Stage 36 – O Pedrouzo – Santiago de Compostela
Total Distance – 19.8 km (12.3 miles)
Adjusted for Climb – 20.4 km (12.3 miles, accrued ascent 160 m = 0.6 km)
High Point: Monte de Gozo at 370 m (1,214 feet)
After almost two years of writing in this blog I finally get to the last stage!! As a recap, I started walking the Camino de Santiago in late May of 2013. Immediately I started blogging about it but my blog posts at first were sporadic and not very detailed. It’s hard work walking the Camino the way I did, waking up at 8:00 a.m. and taking a long lunch and many stops along the way to talk to people, while trying to write a blog post every day. I eventually gave up and concentrated on the Camino. At the end of each day – usually at 6 p.m. or even as late as 7p.m. – I was only focused on a hot shower and dinner and too tired to write. I soon decided that I would do periodic updates instead of a daily blog.
After returning from Spain I decided to continue my blog. My idea was not to only write about my walking but also to write about the villages and towns I encountered. I also wanted to give my followers a sense of the hidden history of the Camino so I included as much history as I could from many sources in English and Spanish. I also was determined to write about each and every stage of my pilgrimage.
Frankly, I also was not in a hurry to finish writing – it was as if I would lose the magic of the Camino once I stopped to write about it – I wanted to savour the experience. Silly, I know, but it was nonetheless a real worry for me.
With that out of the way, here is the account of my last stage of my 2013 Pilgrimage to Santiago! The immediate sensation that one has when starting out on your last stage to Santiago is one of sadness coupled with an intense anticipation. Only 19 kilometers separates you from your goal and you can’t wait to get there but also you wish that it wasn’t the end. You are immediately struck by the huge number of organized groups on the Camino – especially the youth groups. It’s as if they came out of the mists because you were not used to seeing them before Sarria. They resemble groups of soldiers on the march – with backpacks – as they steadily move forward.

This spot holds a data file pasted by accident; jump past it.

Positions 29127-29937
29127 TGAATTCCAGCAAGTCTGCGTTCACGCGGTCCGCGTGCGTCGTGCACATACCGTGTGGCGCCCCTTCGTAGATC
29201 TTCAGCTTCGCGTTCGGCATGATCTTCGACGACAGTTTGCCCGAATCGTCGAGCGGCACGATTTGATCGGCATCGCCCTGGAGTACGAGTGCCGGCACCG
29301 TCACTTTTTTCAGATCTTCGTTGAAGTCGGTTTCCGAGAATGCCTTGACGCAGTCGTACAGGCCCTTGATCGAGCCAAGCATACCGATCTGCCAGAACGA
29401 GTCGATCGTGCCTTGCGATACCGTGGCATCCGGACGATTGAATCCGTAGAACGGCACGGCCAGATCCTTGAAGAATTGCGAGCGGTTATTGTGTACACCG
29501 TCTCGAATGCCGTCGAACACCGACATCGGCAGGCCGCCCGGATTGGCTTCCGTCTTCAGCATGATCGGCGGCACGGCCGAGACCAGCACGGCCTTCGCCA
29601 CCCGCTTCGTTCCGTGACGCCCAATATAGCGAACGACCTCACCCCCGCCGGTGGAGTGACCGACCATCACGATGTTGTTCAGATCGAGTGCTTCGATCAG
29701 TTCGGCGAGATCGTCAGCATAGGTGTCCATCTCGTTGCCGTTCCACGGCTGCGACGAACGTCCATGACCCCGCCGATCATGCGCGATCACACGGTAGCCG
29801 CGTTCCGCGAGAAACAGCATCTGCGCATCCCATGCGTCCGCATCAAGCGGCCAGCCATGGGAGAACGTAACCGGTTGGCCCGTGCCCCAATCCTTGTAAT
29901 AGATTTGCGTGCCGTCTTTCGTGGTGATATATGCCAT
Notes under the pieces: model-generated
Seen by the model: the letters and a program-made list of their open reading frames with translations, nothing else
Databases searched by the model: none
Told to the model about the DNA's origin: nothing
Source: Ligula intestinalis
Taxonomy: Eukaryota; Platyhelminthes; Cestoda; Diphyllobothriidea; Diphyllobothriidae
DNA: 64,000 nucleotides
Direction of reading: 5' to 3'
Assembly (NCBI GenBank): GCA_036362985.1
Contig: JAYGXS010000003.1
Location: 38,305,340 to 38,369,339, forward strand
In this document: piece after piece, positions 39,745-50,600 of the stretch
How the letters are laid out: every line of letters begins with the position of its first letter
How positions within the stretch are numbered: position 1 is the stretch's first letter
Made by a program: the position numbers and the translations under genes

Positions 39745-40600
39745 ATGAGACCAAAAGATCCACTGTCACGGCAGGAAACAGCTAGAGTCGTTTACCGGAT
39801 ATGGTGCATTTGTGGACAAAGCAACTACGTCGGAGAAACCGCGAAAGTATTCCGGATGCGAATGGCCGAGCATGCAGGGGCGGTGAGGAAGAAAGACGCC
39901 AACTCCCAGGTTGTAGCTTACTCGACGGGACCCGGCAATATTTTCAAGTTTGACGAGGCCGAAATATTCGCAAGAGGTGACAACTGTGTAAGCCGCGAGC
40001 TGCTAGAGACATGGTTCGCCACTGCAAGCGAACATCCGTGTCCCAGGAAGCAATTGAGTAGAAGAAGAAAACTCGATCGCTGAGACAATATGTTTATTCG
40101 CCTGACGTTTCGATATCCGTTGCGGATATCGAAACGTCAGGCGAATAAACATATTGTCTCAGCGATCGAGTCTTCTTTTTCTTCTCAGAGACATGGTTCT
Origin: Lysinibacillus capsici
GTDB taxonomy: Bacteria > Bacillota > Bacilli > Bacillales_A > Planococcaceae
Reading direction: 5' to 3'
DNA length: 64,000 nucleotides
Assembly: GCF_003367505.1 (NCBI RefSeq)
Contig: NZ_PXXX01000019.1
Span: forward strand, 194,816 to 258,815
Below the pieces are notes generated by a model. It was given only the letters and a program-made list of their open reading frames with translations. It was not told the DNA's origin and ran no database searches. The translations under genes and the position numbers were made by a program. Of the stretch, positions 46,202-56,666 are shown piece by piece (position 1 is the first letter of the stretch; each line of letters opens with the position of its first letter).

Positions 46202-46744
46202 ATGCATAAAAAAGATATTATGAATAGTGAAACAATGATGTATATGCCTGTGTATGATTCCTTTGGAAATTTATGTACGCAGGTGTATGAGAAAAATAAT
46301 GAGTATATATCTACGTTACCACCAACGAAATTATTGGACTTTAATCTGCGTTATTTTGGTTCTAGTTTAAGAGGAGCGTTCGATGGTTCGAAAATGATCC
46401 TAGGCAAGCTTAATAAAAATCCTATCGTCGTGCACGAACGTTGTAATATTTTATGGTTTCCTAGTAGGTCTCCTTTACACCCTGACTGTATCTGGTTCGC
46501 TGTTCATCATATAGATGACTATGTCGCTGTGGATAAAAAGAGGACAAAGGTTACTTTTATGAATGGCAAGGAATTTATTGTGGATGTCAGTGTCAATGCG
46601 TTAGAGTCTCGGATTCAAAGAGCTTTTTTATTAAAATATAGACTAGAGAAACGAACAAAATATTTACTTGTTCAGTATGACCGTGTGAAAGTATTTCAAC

When Sue and I started walking that day she was in heaven because of the eucalyptus forests we had to go through. She loved the smell as it reminded her of Australia and all the walks in the bush country there. Our first stop for coffee was at the Café at Amenal. It was here that while we were sitting down having a leisurely cup of cafe con leche that Shamus, the Anglo-Irish doctor, and his mother caught up with us and we all sat together. His mother started to describe and to tell me about an Italian peregrino that they recently saw on the trail. This peregrino was badly, badly limping and Shamus’s mother made him go and talk to the him. Shamus told the peregrino that he needed to stop walking immediately because he risked doing permanent damage to his knee. The Italian however was undeterred and said that he would continue on. As I sat there listened I wondered what I would do if I were the Italian. With that thought in my mind Sue and I left them to their coffee and continued walking.
As we approached the hamlet of Lavacolla I saw the Italian peregrino that Shamus’s mother had described to me. He was resting on the side of the trail and in typical Italian fashion smoking a cigarette. I went up to him and asked him how he was faring and his gave me a pure Italian shrug of his shoulders. You know the kind – the shoulders move upwards with a simultaneous pursing of the lips and contraction of his eyebrows. I pointed to his knee and asked if he was going to continue and he said, “Yeah, what choice do I have”. I couldn’t fault him for his answer and envisioned him crawling to Santiago.